This is Taya! Taya is a 6 month old Boxer puppy who has been captivating all of us with her beautiful brown eyes. My favourite thing about Boxers is how their wag starts at the base of their neck and involves their entire body wiggling side to side with joy. Like most Boxers, Taya is an excellent wiggler.
Boxers are unfortunately prone to a myriad of dental problems, so when they come in for exams or surgery, we're always very careful to check their mouths for abnormalities or signs of disease that could cause problems later on.
During Taya's exam, we discovered that she had a couple of issues that caused us concern. The most serious concern was that Taya had teeth missing from the places we expected to find them. Unerupted teeth are a common problem in Boxers, and can lead to catastrophic complications.
This is a view of Taya's mouth from the side. She has an underbite (mandibular prognathism), which means that her upper jaw is shorter than her lower jaw. There's an arrow pointing to her upper incisors - ideally these should be in front of her lower incisors. Because her upper jaw is shorter than it should be, some of her upper incisors are digging into the soft tissue of her lower jaw (see picture). As well, she is missing a premolar on each side of her lower jaw - there is another arrow showing where this tooth should have erupted. This tooth is commonly missing in Boxers, so it's an important parameter to check on every Boxer puppy. Teeth that are formed but do not erupt through the gum tissue can potentially form fluid filled cysts called dentigerous cysts that destroy the integrity of the jaw bone. The next next two images show a dentigerous cyst found in the lower jaw of an adult boxer, where the missing teeth unfortunately weren't detected while the dog was a puppy. The unerupted tooth is outlined in green, and the borders of the cyst are outlined in red.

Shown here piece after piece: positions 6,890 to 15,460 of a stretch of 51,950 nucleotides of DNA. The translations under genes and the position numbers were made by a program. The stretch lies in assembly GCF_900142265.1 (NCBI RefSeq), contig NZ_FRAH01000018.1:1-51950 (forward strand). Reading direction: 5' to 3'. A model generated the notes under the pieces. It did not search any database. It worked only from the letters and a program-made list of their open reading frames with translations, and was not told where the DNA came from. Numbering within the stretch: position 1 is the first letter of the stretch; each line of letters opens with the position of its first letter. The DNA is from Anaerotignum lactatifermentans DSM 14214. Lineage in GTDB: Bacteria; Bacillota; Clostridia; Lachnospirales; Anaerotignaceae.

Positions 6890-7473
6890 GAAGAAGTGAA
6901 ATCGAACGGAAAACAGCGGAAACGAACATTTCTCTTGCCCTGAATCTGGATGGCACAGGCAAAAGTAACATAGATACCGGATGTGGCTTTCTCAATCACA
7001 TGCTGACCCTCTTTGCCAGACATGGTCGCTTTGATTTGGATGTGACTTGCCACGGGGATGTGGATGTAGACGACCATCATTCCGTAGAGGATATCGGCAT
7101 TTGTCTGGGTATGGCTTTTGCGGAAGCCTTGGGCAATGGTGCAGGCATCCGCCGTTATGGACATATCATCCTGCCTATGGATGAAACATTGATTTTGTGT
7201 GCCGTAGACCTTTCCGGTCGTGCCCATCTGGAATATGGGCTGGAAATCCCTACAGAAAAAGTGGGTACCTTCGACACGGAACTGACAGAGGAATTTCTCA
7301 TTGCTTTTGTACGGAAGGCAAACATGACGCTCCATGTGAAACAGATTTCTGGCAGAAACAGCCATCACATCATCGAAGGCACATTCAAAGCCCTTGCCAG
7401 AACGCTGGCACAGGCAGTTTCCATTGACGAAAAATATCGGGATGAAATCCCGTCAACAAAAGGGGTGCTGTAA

As you can see, the cyst has destroyed most of the bone in this area of the jaw, and what little bone is left is thin and delicate like eggshell. These jaws are very weak and prone to breakage. Trying to repair a broken jaw in a dog where most of the bone has been destroyed by a cyst is very challenging, so removing these teeth before they become a problem is critically important.
This is an x-ray of one of Taya's missing teeth. While they're not visible when looking into Taya's mouth, they're easy to see on x-ray. It took less than five minutes to extract this tooth and close the surgical site. Repair of a fractured jaw can easily take over an hour and is substantially more costly.
Taya recovered well from her procedure and is enjoying her new and improved mouth.